Is there a way of pushing a packed doubleword integer from XMM register to the stack? and then later on pop it back when needed?

Ideally I am looking for something like PUSH or POP for general purpose registers, I have checked Intel manuals but I either missed the command or there isn't one...

Or will I have to unpack values to general registers and then push them?


No, there is no such a asm instruction under x86, but you can do something like:

//Push xmm0
sub     esp, 16
movdqu  dqword [esp], xmm0

//Pop xmm0
movdqu  xmm0, dqword [esp]
add     esp, 16


Upper code sample is direct push/pop emulation.

In case that you are using on stack also other local variables, than the ebp register must be at first properly set, like:

push ebp
mov  ebp, esp
sub  esp, LocaStackVariablesSize
//... your code
mov  esp, ebp
pop  ebp  

In that case you can also use Daniels solution!

  • Thanks for your answer. Based on that (your solution didn't exactly work) I came up with a working one (see my question). Still marked as answer... – Daniel Gruszczyk Apr 15 '12 at 12:46
  • @Daniel Gruszczyk: Yes you can use also ebp, but be sure that ebp register is properly set. Remember other push or call directives can overwrite your data on stack if ebp isn't set properly. – GJ. Apr 15 '12 at 13:10
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    Might be worth editing the answer with what you eventually got to work, just to help future users who see this question. – Jason R Apr 15 '12 at 13:13

I’d recommend to use a separate, 16-bit aligned stack for this purpose, so you can use movdqa instead of movdqu. There is a slight difference in execution time between these 2 instructions!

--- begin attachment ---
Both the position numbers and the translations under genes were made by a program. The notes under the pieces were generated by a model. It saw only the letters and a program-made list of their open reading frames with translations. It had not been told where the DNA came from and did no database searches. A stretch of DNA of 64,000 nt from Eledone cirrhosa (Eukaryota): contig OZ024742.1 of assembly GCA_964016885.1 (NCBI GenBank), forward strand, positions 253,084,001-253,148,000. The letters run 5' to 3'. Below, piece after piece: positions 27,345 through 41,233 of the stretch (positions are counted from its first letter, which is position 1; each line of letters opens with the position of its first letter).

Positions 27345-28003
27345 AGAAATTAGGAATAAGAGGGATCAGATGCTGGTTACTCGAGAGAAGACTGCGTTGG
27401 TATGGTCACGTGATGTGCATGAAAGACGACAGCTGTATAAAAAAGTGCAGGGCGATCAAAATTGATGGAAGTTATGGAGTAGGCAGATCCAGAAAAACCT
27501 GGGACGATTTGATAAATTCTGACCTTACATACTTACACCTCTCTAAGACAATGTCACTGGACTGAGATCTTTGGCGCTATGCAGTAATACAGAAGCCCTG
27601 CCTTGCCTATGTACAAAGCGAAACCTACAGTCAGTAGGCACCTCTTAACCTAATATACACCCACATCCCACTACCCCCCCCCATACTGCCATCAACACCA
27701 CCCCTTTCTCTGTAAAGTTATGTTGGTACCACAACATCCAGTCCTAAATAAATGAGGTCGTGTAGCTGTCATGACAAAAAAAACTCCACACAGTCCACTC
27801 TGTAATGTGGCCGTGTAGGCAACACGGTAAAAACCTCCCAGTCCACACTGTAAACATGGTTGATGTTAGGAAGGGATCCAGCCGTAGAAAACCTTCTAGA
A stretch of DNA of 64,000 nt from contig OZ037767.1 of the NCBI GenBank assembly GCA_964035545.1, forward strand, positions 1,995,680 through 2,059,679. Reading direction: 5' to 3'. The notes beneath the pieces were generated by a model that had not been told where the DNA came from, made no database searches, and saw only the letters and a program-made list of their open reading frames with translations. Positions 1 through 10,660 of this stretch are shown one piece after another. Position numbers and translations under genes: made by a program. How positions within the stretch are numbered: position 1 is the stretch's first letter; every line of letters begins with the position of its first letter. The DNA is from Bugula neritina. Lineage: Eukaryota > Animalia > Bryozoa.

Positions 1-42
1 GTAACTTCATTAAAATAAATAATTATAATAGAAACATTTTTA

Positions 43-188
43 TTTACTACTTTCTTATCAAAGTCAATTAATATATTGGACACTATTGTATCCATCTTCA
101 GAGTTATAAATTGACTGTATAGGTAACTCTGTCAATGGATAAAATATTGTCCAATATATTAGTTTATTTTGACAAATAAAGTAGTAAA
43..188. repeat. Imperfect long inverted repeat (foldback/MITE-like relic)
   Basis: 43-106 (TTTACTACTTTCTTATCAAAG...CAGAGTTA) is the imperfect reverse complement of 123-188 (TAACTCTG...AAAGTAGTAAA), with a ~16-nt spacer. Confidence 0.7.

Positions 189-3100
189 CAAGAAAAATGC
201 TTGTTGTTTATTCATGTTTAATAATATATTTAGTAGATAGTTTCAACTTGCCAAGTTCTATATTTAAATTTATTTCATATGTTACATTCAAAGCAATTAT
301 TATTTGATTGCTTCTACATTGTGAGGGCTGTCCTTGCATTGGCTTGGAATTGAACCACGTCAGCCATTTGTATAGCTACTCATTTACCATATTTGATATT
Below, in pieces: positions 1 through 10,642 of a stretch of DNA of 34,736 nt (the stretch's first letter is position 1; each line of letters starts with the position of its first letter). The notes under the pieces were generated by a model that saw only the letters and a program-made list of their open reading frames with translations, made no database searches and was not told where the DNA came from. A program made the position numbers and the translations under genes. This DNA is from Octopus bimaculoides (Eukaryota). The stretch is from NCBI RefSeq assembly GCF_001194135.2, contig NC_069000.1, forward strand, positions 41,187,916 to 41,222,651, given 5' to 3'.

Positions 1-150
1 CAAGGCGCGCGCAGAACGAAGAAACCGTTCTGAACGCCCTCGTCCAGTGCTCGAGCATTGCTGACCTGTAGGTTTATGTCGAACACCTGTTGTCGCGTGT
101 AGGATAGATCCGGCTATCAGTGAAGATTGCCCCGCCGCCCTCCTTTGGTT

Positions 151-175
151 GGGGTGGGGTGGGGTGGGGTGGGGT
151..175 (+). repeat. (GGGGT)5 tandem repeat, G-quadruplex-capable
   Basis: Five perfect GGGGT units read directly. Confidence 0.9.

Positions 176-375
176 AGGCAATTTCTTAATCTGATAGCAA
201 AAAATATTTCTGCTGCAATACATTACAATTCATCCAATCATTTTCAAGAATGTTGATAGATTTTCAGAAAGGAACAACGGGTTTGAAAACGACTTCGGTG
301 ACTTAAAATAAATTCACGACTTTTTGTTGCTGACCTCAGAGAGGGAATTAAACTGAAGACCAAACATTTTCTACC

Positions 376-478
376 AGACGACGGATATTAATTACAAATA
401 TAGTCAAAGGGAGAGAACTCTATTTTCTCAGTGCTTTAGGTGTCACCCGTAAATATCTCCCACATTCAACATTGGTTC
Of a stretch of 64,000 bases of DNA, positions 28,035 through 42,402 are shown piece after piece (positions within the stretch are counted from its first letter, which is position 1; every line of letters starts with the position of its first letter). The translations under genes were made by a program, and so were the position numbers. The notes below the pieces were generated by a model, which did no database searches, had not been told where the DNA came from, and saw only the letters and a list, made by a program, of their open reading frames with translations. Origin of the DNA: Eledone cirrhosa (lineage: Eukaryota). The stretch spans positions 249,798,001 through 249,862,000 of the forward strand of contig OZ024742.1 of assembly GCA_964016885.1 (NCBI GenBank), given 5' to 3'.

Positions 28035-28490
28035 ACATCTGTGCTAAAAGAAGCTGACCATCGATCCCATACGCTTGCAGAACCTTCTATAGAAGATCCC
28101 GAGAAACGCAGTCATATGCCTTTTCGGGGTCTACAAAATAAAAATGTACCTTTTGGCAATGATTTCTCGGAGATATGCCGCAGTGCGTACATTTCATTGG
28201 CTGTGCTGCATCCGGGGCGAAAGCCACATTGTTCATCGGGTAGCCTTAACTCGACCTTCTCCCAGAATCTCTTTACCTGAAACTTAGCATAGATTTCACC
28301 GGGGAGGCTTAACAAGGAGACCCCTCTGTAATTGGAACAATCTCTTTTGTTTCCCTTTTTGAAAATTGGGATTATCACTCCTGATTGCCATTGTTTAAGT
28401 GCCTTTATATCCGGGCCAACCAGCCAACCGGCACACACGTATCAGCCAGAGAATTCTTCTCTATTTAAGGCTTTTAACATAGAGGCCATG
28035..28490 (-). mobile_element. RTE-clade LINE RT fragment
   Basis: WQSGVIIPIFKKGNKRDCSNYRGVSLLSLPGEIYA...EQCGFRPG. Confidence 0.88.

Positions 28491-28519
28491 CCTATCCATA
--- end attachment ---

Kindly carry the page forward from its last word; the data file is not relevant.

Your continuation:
• The current i386 System V ABI on Linux requires 16-byte stack alignment. Not all OSes do that for 32-bit, e.g. I think Windows still only requires 4-byte alignment for 32-bit processes. You can do and esp, -16 in a function, though; saving/restoring the original ESP is probably cheaper than a separate stack. – Peter Cordes Jul 27 '18 at 12:32
  • Well, if the OS ensures the 16-byte stack alignment there is no question that you can simply replace the movdqu with movdqa and everything is fine. But, if the OS doesn’t require any alignment on stack, even the and esp, -16 won’t help much as you have to restore anyway the original esp after popping the last xmm register. – Zoltán Bíró Jul 28 '18 at 15:36
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    Yes, you have to save/restore the old ESP. But that's no more expensive than maintaining a 2nd stack! Compilers use and esp, -16 or -32 or whatever alignment they require when they have to spill a __m256, or if you use alignas(16). godbolt.org/g/6856no. -mpreferred-stack-boundary=2 tells gcc to only use 4-byte stack alignment. (In 32-bit mode it chooses to use rep stos instead of vector stores, but does give the requested alignment.) The stack-alignment overhead is only once per function (it maybe ties up an extra register, but by hand you can spill that) – Peter Cordes Jul 28 '18 at 16:14

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